"Changes at Home"
Phiz (Halbot K. Browne)
Dickens's David Copperfield, ch. 8, "My Holidays. Especially One Happy Afternoon."
Source: Centenary Edition, facing page 130.
Image scan and text by Philip V. Allingham.
[You may use this image without prior permission for any scholarly or educational purpose as long as you (1) credit the person who scanned the image and (2) link your document to this URL.]
Second July 1849 illustration for Charles Dickens's David Copperfield. Steel etching. Source: Centenary Edition (1911), volume one, facing page 130. All forty Phiz plates were etched in duplicate, as was the case with Dombey and Son, the duplicates differing only slightly from the originals. Phiz contributed forty etchings and the "lie of every man" wrapper design. Image scan and text by Philip V. Allingham. [You may use this image without prior permission for any scholarly or educational purpose as long as you (1) credit the person who scanned the image and (2) link your document to this URL.]
The second illustration for the third monthly number, containing chapters 7, 8, and 9, reverts to quiet, intensely personal moment, in sharp contrast to the uproarious and dramatic scene that Phiz selected for the subject pf his first illustration in this third instalment. In contrast to his first four appearances, in this sixth monthly plate David is standing; moreover, in contrast to all his previous depictions, here he is an active investigator rather than an entirely passive observer. David remains, however, detached and watchful rather than socially integrated as he stumbles upon his mother breast- feeding David's infant brother. This is the first illustration in which Phiz realizes David as a distinct individual, although he wears precisely the same clothes that he is wearing in "Steerforth and Mr. Mell" and "The Friendly Waiter and I." The domestic moment captured in this sixth monthly illustration is this:
I believed, from the solitary and thoughtful way in which my mother murmured her song, that she was alone. And I went softly into the room. She was sitting by the fire, suckling an infant, whose tiny hand she held against her neck. Her eyes were looking down upon its face, and she sat singing to it.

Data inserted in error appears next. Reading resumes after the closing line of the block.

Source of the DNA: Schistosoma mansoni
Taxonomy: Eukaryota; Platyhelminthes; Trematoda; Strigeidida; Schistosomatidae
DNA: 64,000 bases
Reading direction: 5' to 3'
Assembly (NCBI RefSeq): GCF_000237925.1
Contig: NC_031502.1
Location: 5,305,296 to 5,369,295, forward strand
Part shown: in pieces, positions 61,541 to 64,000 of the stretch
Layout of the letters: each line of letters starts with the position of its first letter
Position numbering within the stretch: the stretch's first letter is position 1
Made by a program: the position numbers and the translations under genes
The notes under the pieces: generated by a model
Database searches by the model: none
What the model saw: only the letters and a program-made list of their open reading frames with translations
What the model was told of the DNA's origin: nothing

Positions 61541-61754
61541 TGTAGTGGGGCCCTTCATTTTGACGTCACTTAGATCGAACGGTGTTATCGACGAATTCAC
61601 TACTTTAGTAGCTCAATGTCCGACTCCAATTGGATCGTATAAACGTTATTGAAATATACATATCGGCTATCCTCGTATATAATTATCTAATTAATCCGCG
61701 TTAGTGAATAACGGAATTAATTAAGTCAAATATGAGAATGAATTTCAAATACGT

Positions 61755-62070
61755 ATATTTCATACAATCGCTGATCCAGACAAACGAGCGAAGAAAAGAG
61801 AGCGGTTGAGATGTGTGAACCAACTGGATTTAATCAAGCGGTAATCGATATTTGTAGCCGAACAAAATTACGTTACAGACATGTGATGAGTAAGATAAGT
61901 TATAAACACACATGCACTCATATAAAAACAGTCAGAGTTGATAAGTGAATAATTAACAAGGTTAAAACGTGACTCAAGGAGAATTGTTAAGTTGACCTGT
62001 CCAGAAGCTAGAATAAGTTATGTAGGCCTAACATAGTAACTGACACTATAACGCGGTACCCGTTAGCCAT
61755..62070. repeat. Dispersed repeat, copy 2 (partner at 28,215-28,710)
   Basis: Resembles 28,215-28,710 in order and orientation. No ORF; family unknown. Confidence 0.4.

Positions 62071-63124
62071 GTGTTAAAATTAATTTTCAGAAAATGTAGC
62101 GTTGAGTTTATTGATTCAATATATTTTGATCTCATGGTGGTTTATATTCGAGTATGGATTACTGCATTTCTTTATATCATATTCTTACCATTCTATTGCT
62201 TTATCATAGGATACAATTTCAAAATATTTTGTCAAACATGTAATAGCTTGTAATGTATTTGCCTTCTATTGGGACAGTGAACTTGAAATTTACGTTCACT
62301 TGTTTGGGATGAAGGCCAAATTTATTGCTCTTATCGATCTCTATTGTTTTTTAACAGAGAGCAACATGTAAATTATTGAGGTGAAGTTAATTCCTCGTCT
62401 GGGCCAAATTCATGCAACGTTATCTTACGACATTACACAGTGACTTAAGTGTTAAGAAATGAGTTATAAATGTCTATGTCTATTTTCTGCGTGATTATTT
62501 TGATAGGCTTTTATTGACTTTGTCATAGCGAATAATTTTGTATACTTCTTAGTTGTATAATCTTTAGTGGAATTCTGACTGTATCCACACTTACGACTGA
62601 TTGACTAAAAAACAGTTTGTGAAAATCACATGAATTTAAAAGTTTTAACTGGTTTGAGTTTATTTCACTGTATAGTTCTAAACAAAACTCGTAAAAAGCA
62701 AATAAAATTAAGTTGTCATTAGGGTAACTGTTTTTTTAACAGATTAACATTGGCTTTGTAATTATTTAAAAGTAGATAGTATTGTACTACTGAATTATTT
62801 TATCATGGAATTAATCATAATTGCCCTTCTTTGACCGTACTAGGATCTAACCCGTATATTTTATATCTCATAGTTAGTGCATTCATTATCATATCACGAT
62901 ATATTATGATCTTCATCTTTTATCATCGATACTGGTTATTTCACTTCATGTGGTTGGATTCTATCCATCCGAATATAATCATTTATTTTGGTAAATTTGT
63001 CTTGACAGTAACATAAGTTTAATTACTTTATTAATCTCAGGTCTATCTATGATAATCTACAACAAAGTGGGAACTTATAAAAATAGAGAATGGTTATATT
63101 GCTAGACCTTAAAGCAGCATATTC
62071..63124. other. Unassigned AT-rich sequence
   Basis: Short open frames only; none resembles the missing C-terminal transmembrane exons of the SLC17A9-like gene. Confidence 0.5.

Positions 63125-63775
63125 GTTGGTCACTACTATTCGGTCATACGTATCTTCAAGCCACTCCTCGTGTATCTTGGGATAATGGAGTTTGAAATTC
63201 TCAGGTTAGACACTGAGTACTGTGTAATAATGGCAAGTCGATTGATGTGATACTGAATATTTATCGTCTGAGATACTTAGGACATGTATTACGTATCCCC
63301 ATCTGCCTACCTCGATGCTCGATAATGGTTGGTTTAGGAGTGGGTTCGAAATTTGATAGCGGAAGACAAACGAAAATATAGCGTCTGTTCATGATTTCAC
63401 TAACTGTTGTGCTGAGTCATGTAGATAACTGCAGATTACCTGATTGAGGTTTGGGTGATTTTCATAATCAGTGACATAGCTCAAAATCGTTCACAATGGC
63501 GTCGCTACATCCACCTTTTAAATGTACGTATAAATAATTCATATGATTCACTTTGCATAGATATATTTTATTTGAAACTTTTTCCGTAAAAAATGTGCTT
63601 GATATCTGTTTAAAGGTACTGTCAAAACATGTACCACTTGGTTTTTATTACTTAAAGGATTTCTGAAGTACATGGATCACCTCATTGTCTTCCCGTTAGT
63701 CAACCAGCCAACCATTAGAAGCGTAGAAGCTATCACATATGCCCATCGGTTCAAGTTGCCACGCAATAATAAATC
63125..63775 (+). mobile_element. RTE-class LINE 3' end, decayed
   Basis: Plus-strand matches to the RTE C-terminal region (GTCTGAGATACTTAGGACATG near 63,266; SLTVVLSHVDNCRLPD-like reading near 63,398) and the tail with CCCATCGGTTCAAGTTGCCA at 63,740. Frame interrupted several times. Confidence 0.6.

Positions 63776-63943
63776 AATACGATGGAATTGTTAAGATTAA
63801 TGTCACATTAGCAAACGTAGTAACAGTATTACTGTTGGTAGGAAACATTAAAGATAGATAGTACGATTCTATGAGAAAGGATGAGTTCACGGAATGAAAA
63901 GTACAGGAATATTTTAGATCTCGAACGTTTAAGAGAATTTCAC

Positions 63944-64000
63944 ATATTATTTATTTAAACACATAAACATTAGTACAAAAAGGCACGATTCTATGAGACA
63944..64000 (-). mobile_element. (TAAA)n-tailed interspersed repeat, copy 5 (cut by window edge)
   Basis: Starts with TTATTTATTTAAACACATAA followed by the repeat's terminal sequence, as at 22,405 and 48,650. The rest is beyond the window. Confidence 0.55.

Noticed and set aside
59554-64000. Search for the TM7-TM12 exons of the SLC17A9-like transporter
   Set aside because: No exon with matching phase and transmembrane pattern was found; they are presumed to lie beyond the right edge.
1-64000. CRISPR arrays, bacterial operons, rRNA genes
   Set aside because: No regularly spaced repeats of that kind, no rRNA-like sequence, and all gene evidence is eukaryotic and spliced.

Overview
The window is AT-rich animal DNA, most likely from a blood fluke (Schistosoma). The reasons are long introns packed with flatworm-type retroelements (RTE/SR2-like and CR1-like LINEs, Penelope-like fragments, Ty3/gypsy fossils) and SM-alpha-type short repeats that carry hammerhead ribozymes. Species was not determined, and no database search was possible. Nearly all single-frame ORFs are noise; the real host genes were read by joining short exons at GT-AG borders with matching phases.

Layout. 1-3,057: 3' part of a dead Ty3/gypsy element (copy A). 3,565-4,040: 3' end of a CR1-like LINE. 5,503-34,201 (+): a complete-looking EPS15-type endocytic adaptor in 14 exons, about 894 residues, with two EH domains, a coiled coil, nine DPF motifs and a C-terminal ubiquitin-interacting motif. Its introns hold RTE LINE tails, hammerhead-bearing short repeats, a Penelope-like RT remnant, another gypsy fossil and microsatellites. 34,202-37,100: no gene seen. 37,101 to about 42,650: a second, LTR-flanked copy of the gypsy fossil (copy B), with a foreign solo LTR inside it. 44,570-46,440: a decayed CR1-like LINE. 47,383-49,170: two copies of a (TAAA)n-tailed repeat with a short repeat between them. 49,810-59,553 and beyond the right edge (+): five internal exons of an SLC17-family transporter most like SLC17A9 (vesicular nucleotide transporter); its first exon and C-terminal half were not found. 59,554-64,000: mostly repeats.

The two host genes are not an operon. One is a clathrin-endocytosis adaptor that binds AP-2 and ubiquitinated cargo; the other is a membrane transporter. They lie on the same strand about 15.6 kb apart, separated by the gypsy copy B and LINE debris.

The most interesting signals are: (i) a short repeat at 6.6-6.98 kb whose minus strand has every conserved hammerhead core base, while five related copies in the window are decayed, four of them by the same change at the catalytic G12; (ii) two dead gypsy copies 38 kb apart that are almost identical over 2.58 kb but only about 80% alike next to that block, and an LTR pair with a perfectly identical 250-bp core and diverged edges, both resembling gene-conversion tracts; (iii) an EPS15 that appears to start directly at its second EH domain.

Phiz has dealt with the subject of breast-feeding in a sensitive and discrete manner, treating David's mother as yet another instance of the mid-Victorian "Angel in the House," presenting her as Dickens had Millie Swidger in The Haunted Man (1848), as an idealized image of tender motherhood, a nineteenth-century Raphael Madonna.
Jane Rabb Cohen interprets the illustration as a variation on the earlier Phiz depicted Florence Dombey in Dombey and Son (1846-48). David, contends Cohen, is similarly cut off from the intimate moment by the chair back and his mother's focus upon the other child. "
His unsettled stance and expression is at odds with his mother's composure, his awkwardness contrasting with the graceful curves of her head, the baby's clothes and draped bassinet, and the oval frames of the pictures behind and above the pair. 
Steig's analysis, preceding Cohen's by some two years, focuses on Phiz's use of symbolic details, such as the companion pictures above the fireplace illustrating scenes from the life of the biblical prophet Moses. These are doubly appropriate since Moses is generally credited with having written the first five books of the Old Testament; therefore, his childhood tribulations suggest that his may serve as the prototype for David's early life, his being consigned to the care of strangers, alienated from his family, and becoming an outcast before he attains social recognition as an inspired writer. Steig comments upon such details as "the decorative wings on the clock behind him [which] suggest the rapid passage of time" (118) and the overall composition of the scene: